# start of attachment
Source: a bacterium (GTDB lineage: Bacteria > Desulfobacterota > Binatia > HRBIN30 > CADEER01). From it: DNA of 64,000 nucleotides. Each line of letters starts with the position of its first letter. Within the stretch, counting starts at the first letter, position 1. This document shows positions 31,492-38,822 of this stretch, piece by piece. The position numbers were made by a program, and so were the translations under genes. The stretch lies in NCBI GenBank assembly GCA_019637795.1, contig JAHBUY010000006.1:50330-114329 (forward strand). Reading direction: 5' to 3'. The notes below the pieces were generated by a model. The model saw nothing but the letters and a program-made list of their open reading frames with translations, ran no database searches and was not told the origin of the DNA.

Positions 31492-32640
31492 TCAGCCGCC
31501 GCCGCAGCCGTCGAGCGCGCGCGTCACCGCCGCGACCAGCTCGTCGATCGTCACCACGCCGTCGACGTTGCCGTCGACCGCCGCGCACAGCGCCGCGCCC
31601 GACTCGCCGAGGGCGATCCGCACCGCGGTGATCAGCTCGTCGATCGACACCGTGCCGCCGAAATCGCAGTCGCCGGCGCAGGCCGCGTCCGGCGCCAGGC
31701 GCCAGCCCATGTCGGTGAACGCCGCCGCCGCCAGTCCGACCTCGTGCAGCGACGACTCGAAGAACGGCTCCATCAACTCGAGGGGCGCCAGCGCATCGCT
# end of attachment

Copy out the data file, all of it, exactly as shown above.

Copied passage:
Source: a bacterium (GTDB lineage: Bacteria > Desulfobacterota > Binatia > HRBIN30 > CADEER01). From it: DNA of 64,000 nucleotides. Each line of letters starts with the position of its first letter. Within the stretch, counting starts at the first letter, position 1. This document shows positions 31,492-38,822 of this stretch, piece by piece. The position numbers were made by a program, and so were the translations under genes. The stretch lies in NCBI GenBank assembly GCA_019637795.1, contig JAHBUY010000006.1:50330-114329 (forward strand). Reading direction: 5' to 3'. The notes below the pieces were generated by a model. The model saw nothing but the letters and a program-made list of their open reading frames with translations, ran no database searches and was not told the origin of the DNA.

Positions 31492-32640
31492 TCAGCCGCC
31501 GCCGCAGCCGTCGAGCGCGCGCGTCACCGCCGCGACCAGCTCGTCGATCGTCACCACGCCGTCGACGTTGCCGTCGACCGCCGCGCACAGCGCCGCGCCC
31601 GACTCGCCGAGGGCGATCCGCACCGCGGTGATCAGCTCGTCGATCGACACCGTGCCGCCGAAATCGCAGTCGCCGGCGCAGGCCGCGTCCGGCGCCAGGC
31701 GCCAGCCCATGTCGGTGAACGCCGCCGCCGCCAGTCCGACCTCGTGCAGCGACGACTCGAAGAACGGCTCCATCAACTCGAGGGGCGCCAGCGCATCGCT